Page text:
But no two people will respond to the same trauma identically, however. Another thinker of the period who has also achieved great influence in our own time was the “fighting scholar” Ahmed ibn Taymiyyah (1263–1382), also a refugee who, unlike Rumi, hated the Mongols. He saw the Mongol converts, now fellow Muslims, as kufar (“infidels”). He also disapproved of the suspension of ijtihad: in these fearful times jurists needed to think creatively and adapt Shariah to the fact that the ummah had been weakened by two ruthless enemies: the Crusaders and the Mongols. True, the Crusaders seemed a spent force, but the Mongols might still attempt the conquest of the Levant. In preparation for a military jihad to defend their lands, Ibn Taymiyyah urged Muslims to engage in the Greater Jihad and return to the pure Islam of the Prophet’s time, ridding themselves of such inauthentic practices as philosophy (falsafah), Sufi mysticism, Shiism, and the veneration of saints and their tombs. Muslims who persisted in these false devotions were no better than infidels. When Ghazan Khan, the first of the Mongol chieftains to convert to Islam, invaded Syria in 1299, Ibn Taymiyyah issued a fatwa (“legal ruling”) declaring that despite their conversion to Islam, the Mongols were infidels, because they observed the Yasa instead of the Shariah, and their Muslim subjects were not bound to obey them. Muslims had traditionally been wary of condemning fellow Muslims as apostates, because they believed that only God could read a person’s heart. The practice of takfir, declaring that a fellow Muslim has apostatized, would take on new life in our own times, when Muslims have once again felt threatened by foreign powers."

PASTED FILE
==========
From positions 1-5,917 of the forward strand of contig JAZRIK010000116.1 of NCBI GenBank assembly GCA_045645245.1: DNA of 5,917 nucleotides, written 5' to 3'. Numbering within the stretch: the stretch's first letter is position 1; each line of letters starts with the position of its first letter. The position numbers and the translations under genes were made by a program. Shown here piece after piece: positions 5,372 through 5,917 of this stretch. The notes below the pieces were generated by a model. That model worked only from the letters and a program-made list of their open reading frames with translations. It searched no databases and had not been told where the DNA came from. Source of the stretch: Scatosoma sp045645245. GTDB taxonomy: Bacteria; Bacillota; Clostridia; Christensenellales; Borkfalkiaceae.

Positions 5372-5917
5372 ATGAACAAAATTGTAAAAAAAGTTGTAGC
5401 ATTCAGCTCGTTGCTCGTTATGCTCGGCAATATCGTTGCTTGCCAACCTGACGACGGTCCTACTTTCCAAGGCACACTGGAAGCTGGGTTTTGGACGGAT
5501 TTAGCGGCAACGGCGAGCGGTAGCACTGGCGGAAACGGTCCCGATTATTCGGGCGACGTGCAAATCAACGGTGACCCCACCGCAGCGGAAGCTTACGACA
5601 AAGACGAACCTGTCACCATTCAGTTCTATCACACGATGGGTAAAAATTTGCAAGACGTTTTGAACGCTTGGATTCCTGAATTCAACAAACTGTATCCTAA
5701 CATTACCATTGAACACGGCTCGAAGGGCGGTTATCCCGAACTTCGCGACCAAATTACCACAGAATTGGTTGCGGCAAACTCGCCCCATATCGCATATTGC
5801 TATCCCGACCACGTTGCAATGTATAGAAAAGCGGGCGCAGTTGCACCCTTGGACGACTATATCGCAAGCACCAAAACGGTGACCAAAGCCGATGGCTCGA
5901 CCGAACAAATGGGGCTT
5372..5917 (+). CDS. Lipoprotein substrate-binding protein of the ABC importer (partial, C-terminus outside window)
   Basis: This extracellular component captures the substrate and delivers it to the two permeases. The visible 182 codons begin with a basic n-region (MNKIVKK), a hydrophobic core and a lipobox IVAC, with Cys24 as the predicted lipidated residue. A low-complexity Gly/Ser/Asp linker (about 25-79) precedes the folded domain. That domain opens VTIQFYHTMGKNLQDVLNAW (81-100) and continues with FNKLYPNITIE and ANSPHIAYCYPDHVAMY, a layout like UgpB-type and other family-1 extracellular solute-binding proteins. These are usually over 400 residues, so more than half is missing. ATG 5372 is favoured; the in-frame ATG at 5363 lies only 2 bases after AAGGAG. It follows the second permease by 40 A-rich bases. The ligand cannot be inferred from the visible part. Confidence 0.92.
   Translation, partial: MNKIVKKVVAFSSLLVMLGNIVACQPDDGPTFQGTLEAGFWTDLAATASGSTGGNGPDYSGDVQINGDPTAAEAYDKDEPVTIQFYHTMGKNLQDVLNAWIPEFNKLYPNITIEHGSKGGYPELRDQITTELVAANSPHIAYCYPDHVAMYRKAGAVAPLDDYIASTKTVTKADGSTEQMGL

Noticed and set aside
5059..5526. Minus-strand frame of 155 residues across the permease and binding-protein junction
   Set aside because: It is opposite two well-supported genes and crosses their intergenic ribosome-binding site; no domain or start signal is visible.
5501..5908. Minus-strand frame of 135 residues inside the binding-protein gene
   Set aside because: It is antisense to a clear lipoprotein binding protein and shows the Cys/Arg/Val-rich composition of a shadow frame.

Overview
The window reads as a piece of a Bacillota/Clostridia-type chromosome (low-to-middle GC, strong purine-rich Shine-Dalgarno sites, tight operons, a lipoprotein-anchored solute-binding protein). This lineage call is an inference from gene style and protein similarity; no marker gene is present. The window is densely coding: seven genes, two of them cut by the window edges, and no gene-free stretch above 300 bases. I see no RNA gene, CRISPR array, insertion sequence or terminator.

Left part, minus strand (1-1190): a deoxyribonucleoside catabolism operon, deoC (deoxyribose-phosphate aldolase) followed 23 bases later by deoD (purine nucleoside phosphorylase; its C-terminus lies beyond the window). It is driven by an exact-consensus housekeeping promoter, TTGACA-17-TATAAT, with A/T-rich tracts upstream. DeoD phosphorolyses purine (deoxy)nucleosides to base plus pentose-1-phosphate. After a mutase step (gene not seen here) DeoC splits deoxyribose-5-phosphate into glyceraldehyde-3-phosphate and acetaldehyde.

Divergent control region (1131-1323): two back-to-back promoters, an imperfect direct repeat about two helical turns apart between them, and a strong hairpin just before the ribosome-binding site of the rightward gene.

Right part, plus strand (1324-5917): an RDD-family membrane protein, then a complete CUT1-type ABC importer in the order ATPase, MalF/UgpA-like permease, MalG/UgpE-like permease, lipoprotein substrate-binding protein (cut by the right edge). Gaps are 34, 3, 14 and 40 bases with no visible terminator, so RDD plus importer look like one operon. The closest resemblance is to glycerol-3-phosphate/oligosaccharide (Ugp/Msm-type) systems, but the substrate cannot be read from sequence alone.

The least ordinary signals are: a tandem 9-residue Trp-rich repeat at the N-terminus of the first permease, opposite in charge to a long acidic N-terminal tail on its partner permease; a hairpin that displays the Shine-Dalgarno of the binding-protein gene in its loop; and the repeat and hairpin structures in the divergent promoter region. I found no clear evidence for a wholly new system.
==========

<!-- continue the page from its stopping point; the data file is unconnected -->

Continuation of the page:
— Karen Armstrong, Fields of Blood - Religion and the History of Violence, Vintage 2015, pp. 200-201